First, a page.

Rebuilding Cameroon’s Forest Wealth, Tree by Tree
In 2016, I met Yvette, a 15-year-old girl from my community who became an au-pair with the hope of getting secondary education as a reward. She had an outstanding performance in primary school but due to gender prioritization, her brother who was less intelligent, was sent to secondary school. Yvette’s story prompted me to dig deeper and I found many more girls. I found lots of 11-year-old girls who were involved in all sorts of domestic work just to get a chance for secondary education in exchange.
If I would have had a brother, this would be my story. For sure. I realized that I needed to do something about girl education and also that prioritization was no longer a cultural norm, as mothers wanted their daughters to get proper education. They could simply not afford secondary education for their girls. My parents were lucky, they did not get the chance to choose between genders.
My name is Limbi Blessing Tata and I am from Cameroon. I am a social change maker; climate activist, advocate for women/girls’ rights and youth mentor. I am a trained plant and conservation scientist, forestpreneur and non-timberforest & agricultural products value chain expert. I am a member of the One Million Africa Leaders Initiative, a Deutsche Welle Global Media Forum Fellow, an Obama Africa Leader, a member of the Convention on Biological Diversity Alliance Group and kanthari Network of Social Change Makers.
I was born in the North West Region of Cameroon in 1983. When I got enrolled into secondary school, I was the only girl from six villages. I was lucky because they have male siblings. It was not because the other girls did not qualify, I just was a single child. Their brothers had been given priority by receiving education. According to our society, they deserve better than us girls. Irrespective. At that time in Cameroon, there was a cultural norm: boys get education or skills, and girls get married.
The journey through school was far from smooth. My parents divorced when I was 7 on the basis of my mother’s childlessness. Yes, having a lone female child in my community is equivalent to being childless. As such, I had to move from one relative’s house to the other. In these houses, I hoped to find a home but never did. I was judged for every word and my very existence. I became introverted and built my world in books. This gave me good grades & scholarships and I ended up with a postgraduate level education.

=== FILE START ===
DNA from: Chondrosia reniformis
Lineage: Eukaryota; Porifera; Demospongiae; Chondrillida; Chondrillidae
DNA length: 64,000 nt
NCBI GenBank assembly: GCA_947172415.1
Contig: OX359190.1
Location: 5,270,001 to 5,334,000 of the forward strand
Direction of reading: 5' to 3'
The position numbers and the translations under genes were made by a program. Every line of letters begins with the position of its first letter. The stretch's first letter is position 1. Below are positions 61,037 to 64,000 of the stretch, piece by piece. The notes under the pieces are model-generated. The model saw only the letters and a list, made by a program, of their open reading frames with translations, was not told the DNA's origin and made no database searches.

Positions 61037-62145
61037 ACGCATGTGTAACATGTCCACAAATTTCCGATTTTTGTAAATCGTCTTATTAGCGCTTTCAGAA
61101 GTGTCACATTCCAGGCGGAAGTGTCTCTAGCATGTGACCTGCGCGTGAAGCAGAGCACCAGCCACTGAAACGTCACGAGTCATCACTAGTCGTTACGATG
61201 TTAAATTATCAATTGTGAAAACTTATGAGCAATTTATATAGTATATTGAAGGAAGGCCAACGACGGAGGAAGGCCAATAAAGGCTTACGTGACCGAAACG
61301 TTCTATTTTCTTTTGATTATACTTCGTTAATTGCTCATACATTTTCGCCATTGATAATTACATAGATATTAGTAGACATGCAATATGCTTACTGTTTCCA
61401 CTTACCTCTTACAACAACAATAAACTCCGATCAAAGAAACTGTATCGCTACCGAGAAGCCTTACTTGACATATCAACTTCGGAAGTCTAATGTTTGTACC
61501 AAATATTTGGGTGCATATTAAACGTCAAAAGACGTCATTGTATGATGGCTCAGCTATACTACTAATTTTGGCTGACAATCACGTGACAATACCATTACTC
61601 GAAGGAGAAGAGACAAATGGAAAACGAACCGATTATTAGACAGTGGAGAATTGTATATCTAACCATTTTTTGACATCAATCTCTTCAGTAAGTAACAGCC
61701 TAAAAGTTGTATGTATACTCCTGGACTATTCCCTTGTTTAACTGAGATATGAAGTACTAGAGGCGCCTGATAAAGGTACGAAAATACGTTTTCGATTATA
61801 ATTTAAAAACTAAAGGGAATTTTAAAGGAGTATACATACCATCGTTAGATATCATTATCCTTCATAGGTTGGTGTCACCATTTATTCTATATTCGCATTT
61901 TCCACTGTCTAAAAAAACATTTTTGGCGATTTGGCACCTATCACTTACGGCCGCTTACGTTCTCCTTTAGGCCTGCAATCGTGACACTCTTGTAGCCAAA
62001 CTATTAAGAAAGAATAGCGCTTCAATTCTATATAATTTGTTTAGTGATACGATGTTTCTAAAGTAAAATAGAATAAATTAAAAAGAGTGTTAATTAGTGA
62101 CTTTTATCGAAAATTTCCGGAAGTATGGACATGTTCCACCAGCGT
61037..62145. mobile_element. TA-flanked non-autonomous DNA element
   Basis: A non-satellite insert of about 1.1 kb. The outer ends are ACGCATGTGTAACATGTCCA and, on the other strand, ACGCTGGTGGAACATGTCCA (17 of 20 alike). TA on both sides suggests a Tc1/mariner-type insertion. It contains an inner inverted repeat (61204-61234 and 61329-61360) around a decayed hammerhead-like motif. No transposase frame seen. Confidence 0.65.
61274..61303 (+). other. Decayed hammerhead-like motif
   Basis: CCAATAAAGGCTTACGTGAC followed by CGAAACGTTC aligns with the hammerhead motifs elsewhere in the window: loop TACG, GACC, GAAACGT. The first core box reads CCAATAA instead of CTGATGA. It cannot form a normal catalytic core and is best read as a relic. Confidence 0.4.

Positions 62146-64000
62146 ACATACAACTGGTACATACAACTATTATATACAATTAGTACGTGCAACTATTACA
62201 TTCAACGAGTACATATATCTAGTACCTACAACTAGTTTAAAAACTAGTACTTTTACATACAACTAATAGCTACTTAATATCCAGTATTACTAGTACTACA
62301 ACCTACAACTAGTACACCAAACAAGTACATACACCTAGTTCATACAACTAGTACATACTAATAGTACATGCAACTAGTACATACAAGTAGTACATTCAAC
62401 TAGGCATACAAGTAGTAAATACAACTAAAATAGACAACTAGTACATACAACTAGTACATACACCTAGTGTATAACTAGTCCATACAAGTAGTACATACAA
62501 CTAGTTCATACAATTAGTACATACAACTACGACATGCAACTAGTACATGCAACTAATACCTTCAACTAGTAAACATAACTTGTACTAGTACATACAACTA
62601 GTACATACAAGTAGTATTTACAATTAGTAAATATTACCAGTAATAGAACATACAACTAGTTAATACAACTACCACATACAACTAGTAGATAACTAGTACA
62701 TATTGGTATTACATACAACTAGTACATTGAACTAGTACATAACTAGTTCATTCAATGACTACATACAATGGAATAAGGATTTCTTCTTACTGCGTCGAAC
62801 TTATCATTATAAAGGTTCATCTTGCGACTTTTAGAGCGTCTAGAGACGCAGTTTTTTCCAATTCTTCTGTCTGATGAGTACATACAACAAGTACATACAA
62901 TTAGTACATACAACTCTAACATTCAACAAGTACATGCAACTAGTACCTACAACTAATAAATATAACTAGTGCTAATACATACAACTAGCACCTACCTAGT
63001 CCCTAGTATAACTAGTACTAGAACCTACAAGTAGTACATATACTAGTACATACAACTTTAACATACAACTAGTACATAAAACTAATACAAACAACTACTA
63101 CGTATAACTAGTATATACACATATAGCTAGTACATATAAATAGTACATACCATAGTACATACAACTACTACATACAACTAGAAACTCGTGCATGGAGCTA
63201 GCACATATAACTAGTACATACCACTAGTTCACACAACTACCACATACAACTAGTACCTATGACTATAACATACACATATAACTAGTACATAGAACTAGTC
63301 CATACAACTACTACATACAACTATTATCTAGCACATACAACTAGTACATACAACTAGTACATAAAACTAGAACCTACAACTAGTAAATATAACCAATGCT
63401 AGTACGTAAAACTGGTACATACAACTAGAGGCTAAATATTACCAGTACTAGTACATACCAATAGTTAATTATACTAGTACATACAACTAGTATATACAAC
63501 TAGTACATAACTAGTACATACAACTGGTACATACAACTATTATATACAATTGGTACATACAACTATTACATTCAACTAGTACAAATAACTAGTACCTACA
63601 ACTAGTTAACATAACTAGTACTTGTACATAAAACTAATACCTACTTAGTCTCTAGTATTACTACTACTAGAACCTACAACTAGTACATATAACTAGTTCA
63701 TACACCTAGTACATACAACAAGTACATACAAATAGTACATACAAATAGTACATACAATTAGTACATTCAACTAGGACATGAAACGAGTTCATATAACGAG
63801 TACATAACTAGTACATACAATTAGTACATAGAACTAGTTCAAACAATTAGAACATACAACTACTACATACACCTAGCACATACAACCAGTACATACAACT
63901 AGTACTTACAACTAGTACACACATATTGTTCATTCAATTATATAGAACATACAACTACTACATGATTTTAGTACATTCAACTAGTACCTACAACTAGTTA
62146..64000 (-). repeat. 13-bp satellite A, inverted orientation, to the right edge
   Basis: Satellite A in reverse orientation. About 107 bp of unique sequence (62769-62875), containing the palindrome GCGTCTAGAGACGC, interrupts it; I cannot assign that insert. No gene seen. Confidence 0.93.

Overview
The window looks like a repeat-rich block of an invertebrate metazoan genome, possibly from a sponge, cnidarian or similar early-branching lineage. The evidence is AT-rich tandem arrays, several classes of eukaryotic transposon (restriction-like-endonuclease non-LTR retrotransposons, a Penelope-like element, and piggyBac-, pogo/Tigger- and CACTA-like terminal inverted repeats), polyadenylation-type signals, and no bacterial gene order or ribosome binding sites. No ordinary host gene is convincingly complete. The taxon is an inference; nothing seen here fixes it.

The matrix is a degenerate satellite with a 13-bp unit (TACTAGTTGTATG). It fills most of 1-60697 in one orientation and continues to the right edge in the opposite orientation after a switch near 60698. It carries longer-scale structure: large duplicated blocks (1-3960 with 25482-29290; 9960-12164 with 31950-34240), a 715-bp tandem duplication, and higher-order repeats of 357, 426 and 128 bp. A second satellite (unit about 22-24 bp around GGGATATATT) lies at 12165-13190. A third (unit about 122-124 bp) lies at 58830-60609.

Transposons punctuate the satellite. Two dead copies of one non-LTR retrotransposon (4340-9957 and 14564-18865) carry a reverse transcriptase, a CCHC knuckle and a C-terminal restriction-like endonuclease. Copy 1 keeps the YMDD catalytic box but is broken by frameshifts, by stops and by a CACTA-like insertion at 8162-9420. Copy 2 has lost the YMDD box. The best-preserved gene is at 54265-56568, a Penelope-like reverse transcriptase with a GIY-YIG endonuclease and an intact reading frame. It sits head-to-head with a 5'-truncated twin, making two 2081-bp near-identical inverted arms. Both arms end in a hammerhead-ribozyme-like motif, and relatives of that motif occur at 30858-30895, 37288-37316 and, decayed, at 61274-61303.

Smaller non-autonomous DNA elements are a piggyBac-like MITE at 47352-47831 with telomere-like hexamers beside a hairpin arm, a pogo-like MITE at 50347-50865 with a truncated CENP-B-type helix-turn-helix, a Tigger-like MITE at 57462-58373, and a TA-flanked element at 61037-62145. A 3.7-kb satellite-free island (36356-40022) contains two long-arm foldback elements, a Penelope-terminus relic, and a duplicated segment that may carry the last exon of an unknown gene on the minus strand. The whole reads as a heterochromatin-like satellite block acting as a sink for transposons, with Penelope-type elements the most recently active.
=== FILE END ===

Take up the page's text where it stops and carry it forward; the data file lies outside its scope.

However, outside the house, I was a local champion; I would be invited to gatherings that were tagged “men only” and given a seat when other women were standing. Each time I asked why, everyone including women would say “you are a different type of woman”. Why was I so different? I found out later. The people in my community will see me as a literate woman. Later on, because I could contribute financially to my family and community.
On my graduation from the University, my uncle (representing my father) handed me a bottle of beer in public. Eventually I was recognized and valued for who I was – regardless the gender.
Bush mango (Irvingia gabonensis and I. wombulu) is one of the most important non-timber forest products in Cameroon. Recently, research has shown that bush mango kernels can reduce obesity, control appetite, and reduce fat and cholesterol. The species generally grows in the wild and very little efforts have been made to domesticate it.
How I got proper education and other ‘privileges’ set aside for men is a mystery. Still I kept asking myself, what could I do to improve the life of the women in my community? Where can I find a sustainable solution? How can I keep helping others? The solution was in our forest. One day, I met a young man selling processed bush mango seeds (of the forest tree Irvingia spp) and other non-timber forest products. There it was; processed non-timber forest products as a source of livelihood. For our women.
I founded Ecological Balance in 2016 with the aim to train women to grow, sustainably harvest, process and market non-timber forest products. I founded Ecological Balance so the women in Cameroon can generate more income and support their daughters. So that they encourage their daughters to go to school, instead of exposing them to domestic work. This would also give them reasons to save guard the forest.
I have a philosophy: the conservation of natural ecosystems can only be sustainable if it is led by local people and if it contributes to their livelihoods. Ecological Balance has been involved in the conservation of mangrove forests along the coast of Cameroon. And in response to seasonal flooding and significant decrease in fish harvest, we built resilience to flood and we educate communities on sustainable harvesting of water resources.
Yet, another challenge popped up. The high levels of human induced deforestation. We quickly included working to bring people to value their forest beyond timber including children (and for posterity). Today, Ecological Balance seeks to balance conservation with livelihoods by empowering biodiversity-rich adjacent communities to independently undertake actions that guarantee the long-term sustainability of the adjacent ecosystems.
When life gives you lemons, make lemonade.